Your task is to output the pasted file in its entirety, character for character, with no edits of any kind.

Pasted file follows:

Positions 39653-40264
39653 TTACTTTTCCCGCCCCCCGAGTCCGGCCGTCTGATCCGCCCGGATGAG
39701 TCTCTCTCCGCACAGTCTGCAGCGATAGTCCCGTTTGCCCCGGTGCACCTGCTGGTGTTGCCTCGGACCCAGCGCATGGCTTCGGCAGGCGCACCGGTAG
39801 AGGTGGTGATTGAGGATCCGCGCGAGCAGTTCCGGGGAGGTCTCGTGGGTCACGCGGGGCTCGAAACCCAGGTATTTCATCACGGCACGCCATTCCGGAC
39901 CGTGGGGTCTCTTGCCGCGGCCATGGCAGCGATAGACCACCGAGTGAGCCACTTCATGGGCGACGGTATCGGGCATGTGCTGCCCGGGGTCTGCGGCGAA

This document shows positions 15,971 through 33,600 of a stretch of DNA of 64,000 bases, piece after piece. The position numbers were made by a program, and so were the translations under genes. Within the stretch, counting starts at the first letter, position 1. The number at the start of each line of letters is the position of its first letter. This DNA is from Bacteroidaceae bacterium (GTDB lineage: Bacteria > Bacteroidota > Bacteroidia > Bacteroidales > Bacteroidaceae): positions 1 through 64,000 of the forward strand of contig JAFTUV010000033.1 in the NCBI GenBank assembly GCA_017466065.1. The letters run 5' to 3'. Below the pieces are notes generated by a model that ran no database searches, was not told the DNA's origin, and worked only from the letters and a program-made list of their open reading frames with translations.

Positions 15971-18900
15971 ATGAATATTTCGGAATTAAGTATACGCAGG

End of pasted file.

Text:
Positions 39653-40264
39653 TTACTTTTCCCGCCCCCCGAGTCCGGCCGTCTGATCCGCCCGGATGAG
39701 TCTCTCTCCGCACAGTCTGCAGCGATAGTCCCGTTTGCCCCGGTGCACCTGCTGGTGTTGCCTCGGACCCAGCGCATGGCTTCGGCAGGCGCACCGGTAG
39801 AGGTGGTGATTGAGGATCCGCGCGAGCAGTTCCGGGGAGGTCTCGTGGGTCACGCGGGGCTCGAAACCCAGGTATTTCATCACGGCACGCCATTCCGGAC
39901 CGTGGGGTCTCTTGCCGCGGCCATGGCAGCGATAGACCACCGAGTGAGCCACTTCATGGGCGACGGTATCGGGCATGTGCTGCCCGGGGTCTGCGGCGAA

This document shows positions 15,971 through 33,600 of a stretch of DNA of 64,000 bases, piece after piece. The position numbers were made by a program, and so were the translations under genes. Within the stretch, counting starts at the first letter, position 1. The number at the start of each line of letters is the position of its first letter. This DNA is from Bacteroidaceae bacterium (GTDB lineage: Bacteria > Bacteroidota > Bacteroidia > Bacteroidales > Bacteroidaceae): positions 1 through 64,000 of the forward strand of contig JAFTUV010000033.1 in the NCBI GenBank assembly GCA_017466065.1. The letters run 5' to 3'. Below the pieces are notes generated by a model that ran no database searches, was not told the DNA's origin, and worked only from the letters and a program-made list of their open reading frames with translations.

Positions 15971-18900
15971 ATGAATATTTCGGAATTAAGTATACGCAGG